I must start first off by saying that the shots in this post are of my Canon 7D and whilst most Canon cameras all have the same layout, Nikons do not. This does not really make a lot of difference as the operation of most DSLR cameras are the same, and whilst the buttons may not be in the same place, they do operate in the same or similar way.

Also another important note is that you can program the buttons on most DSLR to do different functions as you prefer, the diagrams and descriptions although are correct for the functions may not operate the same as your camera as these layouts are the default layouts.

The way this will work is I will cover each side of the camera in turn, Back, Front, Top and Left. I am not going to mention stupid things like where the batteries go, or how to attach a strap but the more necessary things as well as somethings that when I first started I just could not figure out. Also I have changed the names slightly to help you make more sense of things and not be too technical.

Left Side of DSLR (under flaps)

Left Side of Canon 7D

The diagram above is the left handside of the Canon 7D and again is used as an illustration of what is typical on most DSLR cameras.
I will start from the bottom left of the picture and work clockwise.

Remote Shutter Release
This is where you attach a remote camera shutter release / trigger cable.
PC Terminal / Flash Sync Cable

This is used to connect flash (strobes) that have a PC sync connection via a PC Sync Cord for remote triggering, or to connect a studio flash unit using a PC Sync Cord.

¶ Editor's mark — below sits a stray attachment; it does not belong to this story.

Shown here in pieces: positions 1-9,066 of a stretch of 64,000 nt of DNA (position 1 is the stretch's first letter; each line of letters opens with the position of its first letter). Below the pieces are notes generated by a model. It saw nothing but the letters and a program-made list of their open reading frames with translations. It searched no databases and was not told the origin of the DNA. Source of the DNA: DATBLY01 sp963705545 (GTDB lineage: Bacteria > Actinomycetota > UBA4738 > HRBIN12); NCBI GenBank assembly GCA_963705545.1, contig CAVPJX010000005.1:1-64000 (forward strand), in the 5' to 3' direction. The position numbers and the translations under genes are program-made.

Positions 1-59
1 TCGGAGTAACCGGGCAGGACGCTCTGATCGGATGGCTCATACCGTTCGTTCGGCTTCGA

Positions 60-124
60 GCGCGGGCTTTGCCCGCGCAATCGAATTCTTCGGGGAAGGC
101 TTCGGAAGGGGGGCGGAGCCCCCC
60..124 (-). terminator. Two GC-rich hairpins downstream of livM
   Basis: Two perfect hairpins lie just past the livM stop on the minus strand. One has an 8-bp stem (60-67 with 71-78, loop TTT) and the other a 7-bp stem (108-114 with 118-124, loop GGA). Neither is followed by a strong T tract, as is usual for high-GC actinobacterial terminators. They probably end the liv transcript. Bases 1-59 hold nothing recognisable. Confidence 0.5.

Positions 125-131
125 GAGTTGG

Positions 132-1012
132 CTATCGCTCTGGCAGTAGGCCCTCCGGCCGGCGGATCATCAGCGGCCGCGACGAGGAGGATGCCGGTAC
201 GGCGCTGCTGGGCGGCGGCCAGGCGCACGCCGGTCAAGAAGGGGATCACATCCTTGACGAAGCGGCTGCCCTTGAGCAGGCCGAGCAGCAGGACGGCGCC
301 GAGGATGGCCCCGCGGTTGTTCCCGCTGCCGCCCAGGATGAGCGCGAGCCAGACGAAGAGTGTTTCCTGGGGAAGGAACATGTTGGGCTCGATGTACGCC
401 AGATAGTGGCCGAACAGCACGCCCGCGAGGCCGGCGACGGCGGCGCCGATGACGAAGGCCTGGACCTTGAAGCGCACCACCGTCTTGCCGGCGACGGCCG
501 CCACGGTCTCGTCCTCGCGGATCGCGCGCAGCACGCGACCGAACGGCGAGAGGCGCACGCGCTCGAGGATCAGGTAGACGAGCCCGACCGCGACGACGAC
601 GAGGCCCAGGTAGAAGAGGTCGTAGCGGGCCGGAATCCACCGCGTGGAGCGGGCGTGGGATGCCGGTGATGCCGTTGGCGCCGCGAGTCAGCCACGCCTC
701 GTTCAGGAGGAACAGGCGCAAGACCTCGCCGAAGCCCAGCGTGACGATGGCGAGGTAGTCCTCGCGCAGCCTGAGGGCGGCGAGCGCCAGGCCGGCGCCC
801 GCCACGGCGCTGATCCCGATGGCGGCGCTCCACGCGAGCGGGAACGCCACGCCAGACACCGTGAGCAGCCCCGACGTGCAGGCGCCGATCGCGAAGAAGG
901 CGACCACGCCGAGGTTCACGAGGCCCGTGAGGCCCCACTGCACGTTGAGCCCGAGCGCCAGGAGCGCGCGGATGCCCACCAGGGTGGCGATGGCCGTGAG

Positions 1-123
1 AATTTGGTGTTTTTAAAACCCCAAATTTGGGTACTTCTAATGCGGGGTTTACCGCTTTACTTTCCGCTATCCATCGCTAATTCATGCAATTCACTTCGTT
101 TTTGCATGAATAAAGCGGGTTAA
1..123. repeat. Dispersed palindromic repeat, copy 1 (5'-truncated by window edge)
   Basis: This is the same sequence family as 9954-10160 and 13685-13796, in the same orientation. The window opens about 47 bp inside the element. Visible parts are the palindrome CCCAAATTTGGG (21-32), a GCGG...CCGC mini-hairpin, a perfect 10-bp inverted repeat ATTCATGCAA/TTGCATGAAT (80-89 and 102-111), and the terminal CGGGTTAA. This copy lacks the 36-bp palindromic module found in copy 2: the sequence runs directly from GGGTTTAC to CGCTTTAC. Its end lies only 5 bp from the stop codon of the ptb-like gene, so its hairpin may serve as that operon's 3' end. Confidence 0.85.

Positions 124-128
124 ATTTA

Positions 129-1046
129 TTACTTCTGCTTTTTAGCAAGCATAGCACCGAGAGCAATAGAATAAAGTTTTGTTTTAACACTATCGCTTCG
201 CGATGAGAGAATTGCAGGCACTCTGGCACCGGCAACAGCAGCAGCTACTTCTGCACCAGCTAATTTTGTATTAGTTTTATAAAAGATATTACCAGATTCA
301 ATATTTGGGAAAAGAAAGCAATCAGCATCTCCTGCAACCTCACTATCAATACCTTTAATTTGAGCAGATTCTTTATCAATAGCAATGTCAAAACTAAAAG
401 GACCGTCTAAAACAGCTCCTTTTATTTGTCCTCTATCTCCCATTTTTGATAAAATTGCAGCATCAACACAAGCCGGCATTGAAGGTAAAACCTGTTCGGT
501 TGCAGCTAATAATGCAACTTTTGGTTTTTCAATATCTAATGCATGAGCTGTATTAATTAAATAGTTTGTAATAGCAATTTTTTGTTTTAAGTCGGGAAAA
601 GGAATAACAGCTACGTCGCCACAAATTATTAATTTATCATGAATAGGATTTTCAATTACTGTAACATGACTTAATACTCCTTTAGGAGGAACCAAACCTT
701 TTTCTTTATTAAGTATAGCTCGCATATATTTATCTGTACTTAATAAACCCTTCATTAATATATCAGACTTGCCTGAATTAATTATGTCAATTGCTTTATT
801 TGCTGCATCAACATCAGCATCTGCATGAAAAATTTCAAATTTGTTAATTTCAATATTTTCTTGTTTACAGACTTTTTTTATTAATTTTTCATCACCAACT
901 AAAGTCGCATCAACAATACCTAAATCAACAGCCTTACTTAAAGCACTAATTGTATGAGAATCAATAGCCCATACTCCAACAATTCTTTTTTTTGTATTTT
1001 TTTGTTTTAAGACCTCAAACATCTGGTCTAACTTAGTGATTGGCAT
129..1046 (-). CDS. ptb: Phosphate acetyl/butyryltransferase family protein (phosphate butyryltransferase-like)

This is for use with an external microphone for use during video recording.
USB connection / non HD video output

This connection has two main purposes

  1. To connect the camera to a computer using a USB cable in order to either control the camera remotely for view and print photos on the camera. (some DSLR’s can also print directly via a USB cable to compatible printers)
  2. To play back video using the AV cables provided. (NOTE this will play back video in non HD format)

HD Video Output
This is used to play back video in full HD format using a mini HDMI connector.
Final Note
The connectors above are on the Canon 7D and whilst most DSLRs have the same connectors they may not all be in the same place, notice should be take to the fact that not all DSLRs can shoot video or HD video.

NOTE the connections are normally located under either a plastic or rubber cover.